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Routinization in language

Routines pervade linguistic interaction, but their nature, complexity and rigidity vary considerably. For example, micro routines such as conventionalized greetings (A: Hi! How are you? B: Good, thanks. And you?) contrast with macro routines such as certain poetic or literary traditions (e.g., the epos as a hallmark of oral societies, or the novel as a new genre arising in pre-modern Europe). While some routines are fully or almost fully fixed (e.g., idioms, certain prayers etc.), other routines show flexibility that can be creatively exploited (e.g., in punning or word games). The variety of linguistic routines is such that it remains quite unclear whether they form a coherent phenomenon or several discrete ones. In particular, it is unclear whether the emergence and development of routines - routinization - proceeds according to the same social and cognitive mechanisms and trajectories. While many sub-disciplines of linguistics and other language-oriented sciences (e.g., cognitive science or linguistic anthropology) occasionally or regularly touch on routinization, they each tend to consider only specific subtypes of routinization. This FRIAS project group assembles researchers with routinization-related foci with backgrounds from across the language sciences (e.g., working on modern or historical data, in different languages from around the world, on spontaneous language but also on ritualized language etc.). While the core research group consists of linguists, we will network with scholars from further disciplines, including from psychology, cognitive science, anthropology, literary studies, and artificial intelligence research, together exploring the variation space of routinization in language. Lying at the core of human interaction, researching routinization promises deeper insights into the dynamics of human sociality through time. In accordance with its ambitious longer-term research objective, this group will explore the potentials of routinization as an interdisciplinary topic for a collaborative research programme.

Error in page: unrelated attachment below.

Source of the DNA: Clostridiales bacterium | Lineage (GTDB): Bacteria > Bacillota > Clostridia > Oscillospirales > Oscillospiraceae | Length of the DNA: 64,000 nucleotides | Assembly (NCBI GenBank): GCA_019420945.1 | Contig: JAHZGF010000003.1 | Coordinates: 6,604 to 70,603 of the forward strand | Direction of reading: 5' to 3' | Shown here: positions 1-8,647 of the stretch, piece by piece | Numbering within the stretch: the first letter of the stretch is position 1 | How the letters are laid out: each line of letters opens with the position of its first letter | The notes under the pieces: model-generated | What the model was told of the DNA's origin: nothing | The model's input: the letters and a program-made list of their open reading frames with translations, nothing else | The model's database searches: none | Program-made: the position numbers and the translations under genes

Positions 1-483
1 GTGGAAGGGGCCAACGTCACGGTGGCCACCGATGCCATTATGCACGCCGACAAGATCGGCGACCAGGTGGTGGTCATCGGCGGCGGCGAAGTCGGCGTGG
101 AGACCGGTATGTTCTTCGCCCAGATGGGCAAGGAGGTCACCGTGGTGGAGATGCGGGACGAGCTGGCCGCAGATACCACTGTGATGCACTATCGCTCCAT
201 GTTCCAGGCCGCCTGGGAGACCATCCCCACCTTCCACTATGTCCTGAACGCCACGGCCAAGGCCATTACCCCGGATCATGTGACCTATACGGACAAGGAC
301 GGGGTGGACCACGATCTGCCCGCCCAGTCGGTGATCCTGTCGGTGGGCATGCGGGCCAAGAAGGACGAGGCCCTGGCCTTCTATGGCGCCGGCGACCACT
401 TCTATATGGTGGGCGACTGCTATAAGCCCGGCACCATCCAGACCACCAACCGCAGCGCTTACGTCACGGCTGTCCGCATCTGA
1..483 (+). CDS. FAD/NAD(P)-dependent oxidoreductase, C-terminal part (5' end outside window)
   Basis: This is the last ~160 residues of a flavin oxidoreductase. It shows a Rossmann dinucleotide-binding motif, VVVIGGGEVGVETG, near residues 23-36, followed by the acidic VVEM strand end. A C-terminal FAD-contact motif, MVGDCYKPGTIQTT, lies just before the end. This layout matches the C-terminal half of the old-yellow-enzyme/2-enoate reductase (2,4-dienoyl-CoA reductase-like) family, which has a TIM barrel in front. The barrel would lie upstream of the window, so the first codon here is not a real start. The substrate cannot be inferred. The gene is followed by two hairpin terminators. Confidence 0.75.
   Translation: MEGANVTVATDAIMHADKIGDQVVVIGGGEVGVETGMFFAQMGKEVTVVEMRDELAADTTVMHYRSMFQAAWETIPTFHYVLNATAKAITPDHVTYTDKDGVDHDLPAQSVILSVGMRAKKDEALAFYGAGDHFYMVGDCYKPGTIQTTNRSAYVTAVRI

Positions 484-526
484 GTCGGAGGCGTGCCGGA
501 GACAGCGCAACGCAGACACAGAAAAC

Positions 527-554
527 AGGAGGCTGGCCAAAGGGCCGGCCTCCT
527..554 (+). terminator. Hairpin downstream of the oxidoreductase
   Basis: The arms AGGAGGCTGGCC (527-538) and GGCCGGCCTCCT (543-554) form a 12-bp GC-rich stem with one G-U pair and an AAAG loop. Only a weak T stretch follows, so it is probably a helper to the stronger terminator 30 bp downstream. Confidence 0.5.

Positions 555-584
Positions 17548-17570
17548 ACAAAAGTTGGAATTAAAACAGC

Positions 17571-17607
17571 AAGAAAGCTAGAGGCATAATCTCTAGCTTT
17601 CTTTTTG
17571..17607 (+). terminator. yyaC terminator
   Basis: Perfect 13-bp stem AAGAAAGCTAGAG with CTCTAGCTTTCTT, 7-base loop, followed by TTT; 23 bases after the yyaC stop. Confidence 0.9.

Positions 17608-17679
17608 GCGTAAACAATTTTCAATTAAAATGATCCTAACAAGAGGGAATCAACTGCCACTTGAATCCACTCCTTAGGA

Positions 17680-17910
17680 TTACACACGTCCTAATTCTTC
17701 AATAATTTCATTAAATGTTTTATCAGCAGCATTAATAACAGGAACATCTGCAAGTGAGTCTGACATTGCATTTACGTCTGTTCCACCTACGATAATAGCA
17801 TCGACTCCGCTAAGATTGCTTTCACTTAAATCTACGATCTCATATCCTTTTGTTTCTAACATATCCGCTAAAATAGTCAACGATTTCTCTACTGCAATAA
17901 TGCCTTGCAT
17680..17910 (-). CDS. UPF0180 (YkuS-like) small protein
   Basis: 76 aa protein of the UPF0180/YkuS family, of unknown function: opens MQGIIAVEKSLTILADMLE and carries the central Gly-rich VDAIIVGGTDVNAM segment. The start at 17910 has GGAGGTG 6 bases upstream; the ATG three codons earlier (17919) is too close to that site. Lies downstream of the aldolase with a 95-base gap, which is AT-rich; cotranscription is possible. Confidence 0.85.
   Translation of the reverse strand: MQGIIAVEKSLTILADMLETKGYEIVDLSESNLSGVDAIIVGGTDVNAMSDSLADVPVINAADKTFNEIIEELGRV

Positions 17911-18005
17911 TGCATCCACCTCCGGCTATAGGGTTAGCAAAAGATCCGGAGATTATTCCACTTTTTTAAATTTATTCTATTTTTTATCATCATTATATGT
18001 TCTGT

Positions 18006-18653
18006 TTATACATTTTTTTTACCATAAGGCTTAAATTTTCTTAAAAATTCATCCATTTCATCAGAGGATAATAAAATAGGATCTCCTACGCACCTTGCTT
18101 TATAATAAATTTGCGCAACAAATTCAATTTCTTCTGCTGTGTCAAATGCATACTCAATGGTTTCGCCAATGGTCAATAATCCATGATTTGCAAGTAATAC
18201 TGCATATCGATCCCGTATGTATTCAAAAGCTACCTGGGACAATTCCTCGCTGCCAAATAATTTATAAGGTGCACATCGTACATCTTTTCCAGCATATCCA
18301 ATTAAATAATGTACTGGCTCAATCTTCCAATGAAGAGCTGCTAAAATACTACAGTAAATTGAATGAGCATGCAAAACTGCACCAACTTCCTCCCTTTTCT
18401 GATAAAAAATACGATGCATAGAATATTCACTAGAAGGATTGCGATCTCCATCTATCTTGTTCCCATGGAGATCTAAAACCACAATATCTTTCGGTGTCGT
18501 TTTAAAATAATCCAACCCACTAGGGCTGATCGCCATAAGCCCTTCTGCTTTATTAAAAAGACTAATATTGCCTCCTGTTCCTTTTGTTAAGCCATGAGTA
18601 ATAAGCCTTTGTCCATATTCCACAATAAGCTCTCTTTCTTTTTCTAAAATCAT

Members of the Project Group

Prof. Dr. Uta Reinöhl

University of Freiburg

Institute of Linguistics

Chair of General Linguistics

E-Mail:

Prof. Dr. Stefan Pfänder

University of Freiburg

Institute of Romance Philology

Chair of Romance Philology

E-Mail:

Prof. Dr. Lars Bülow

Ludwig-Maximilians-University Munich

Institute of German Philology

Chair of German Philology

E-Mail:

T. Mark Ellison, PhD SFB 1252

University of Cologne

Institute of Linguistics

General Linguistics

E-Mail:

Prof. Dr. Daniela Marzo

University of Freiburg

Institute of Romance Philology

Professur of Romance Philology

E-Mail:

Prof. Dr. Achim Rabus

University of Freiburg

Institute of Slavic Philology

Chair of Slavic Philology

E-Mail: